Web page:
Why business needs to be social and embrace new ways of working Article icon

Why Helen Dunne reviews a lively morning discussion


Last year we ran the Pestaurant campaign; in a number of countries around the world, we set up pop up restaurants. We fed people bugs. We gave them pigeon burgers. And the first thing they all did when we put the burgers in their hands, they put it to their tongue, they had a photograph taken, they put it on social media, they tweeted about it.

Social media made a huge difference to Pestaurant. The knock-on effect in terms of digital traffic led to a direct increase in the number of sales enquiries, going up by 38 per cent. We just saw the obvious links between social media and sales, which is important.

But where we’re really using social media is internally. We’re one of Google’s biggest customers. Google+ is our social media channel. If a technician is on the roof of a building and they spot a nasty spider and they can’t work out what it is, they can get their phone, take a picture, take a video, post it and the global technical community can help them out. If that doesn’t work, they can get on a Hangout with their technical manager. They see it as having a technical expert by their sides at all times. Hangouts are also used to reduce travel time. Our Australian business has cut down the amount of cost on things like air fares and hotels by 40 per cent in the last 12 months through the use of Hangouts.

The whole social piece has become really important to us, because we want to improve service and we want to reduce costs. That’s the sort of stuff that’s really important to a business.

Choose what’s right for you and do it really well rather than trying to do too much. I don’t, by any means, claim that we’re doing things perfectly. We’re learning an awful lot along the way. But I think as demographics change, people have to think about how they train people in the use of social media and social technologies in different ways as well.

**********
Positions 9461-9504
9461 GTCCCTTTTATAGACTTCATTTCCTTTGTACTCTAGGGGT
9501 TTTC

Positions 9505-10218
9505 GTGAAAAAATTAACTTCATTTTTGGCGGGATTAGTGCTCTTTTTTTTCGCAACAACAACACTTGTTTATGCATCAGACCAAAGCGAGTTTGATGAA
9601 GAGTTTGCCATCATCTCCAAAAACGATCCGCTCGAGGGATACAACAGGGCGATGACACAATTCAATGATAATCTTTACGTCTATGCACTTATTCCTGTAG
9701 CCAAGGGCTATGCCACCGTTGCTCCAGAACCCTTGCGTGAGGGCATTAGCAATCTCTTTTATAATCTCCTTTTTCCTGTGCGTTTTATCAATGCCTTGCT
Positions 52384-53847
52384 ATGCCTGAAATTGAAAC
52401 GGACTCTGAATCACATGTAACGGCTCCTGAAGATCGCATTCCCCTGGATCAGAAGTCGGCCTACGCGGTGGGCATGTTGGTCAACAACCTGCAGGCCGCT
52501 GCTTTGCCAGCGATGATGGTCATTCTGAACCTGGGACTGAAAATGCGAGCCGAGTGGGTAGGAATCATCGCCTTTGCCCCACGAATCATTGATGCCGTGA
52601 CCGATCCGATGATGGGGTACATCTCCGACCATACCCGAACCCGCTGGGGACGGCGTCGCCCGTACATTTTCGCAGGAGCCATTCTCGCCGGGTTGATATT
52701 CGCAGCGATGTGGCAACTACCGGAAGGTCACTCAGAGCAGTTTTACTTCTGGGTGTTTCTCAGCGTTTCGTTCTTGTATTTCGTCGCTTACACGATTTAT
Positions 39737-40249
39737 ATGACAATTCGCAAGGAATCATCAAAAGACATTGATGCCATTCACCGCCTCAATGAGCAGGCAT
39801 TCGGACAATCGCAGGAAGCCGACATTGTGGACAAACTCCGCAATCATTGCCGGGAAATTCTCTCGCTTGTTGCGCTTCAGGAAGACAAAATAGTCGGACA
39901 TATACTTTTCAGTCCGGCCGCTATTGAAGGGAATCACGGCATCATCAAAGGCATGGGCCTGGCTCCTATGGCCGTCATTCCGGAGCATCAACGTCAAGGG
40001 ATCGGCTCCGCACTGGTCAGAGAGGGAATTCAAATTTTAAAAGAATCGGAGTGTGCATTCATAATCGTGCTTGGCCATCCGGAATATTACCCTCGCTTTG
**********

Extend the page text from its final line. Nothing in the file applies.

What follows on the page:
We’ve got our Debugged blog. It’s a great channel to open the door to the company as there’s only so much you can say in a press release. There are some great stories in our company. We’re using internal social media to deliver stories for external audiences.

Some of our guys in Singapore recently got rid of a snake in a car park that’s probably as long as this table. There’s this picture of them holding the snake on our internal Google+ account; it was just brilliant. And it’s great external stuff as well. We [recently] won a contract with the Hoover Dam in North America; I read about it [the next] morning. Fantastic. Get this stuff out of the company as well as sharing it inside the company.

Seeing the photographs that people [in Rentokil] are taking around the world – Singapore Harbour, the Hoover Dam – just brings the company to life. There’s a real cultural piece internally in terms of the pace and energy that social has given our organisation.

There’s a debate internally at the moment about [whether everyone working for Rentokil can be online and talking to customers]. Personally, I think it would be terrific. But how far do you want to let that go? Our technicians have one-to-one relationships with their customers, they turn up every week, they know them, and therefore if they’re followed by the customer and they are getting slaughtered on a Friday night, is there an issue? These are the sort of debates you need to have internally before you open things up.

When you become a social organisation, and we’re just scratching the surface in many respects, it’s not just about the communications team. It’s everyone. Our UK managing director will come out of a management meeting and within minutes, he’ll be putting a post up Here’s the latest numbers, targets, service levels..., that sort of stuff. I think it’s more than just the comms team that should be doing that.

However, in terms of our official channels, it’s our comms team. [Being social] has pushed managers to be more open. Things that happen in the organisation are communicated much more quickly and much more effectively. So from that perspective, I think it’s helped enormously. There’s always that balance between what you want to control and what you want to open up, but I think you have to go for it. It’s made a real difference.

We have a lot of people on the road. A lot of people work from home and see their manager only once every couple of weeks or so. Creating a virtual community has made a real difference. We held an internal event six months ago. There were about 88 people in the room; within two days, we had 38,000 views. It just opens it up.

We measure employee engagement every year. We’ve seen engagement levels rise, but also enablement. You’ve got engagement, with hearts and minds, and you’ve got enablement, with the right tools to do the job.

Before we launched Google+, our IT department said the networks would all fall over. We would lose customer accounts, sales would go down and it was going to be a complete nightmare. But our

IT director said Come on, let’s just give it a go. I think one of the challenges for us in communications is that we’ve got to get all the other functions lined up behind it if we’re going to become truly social organisations. It comes down to leadership.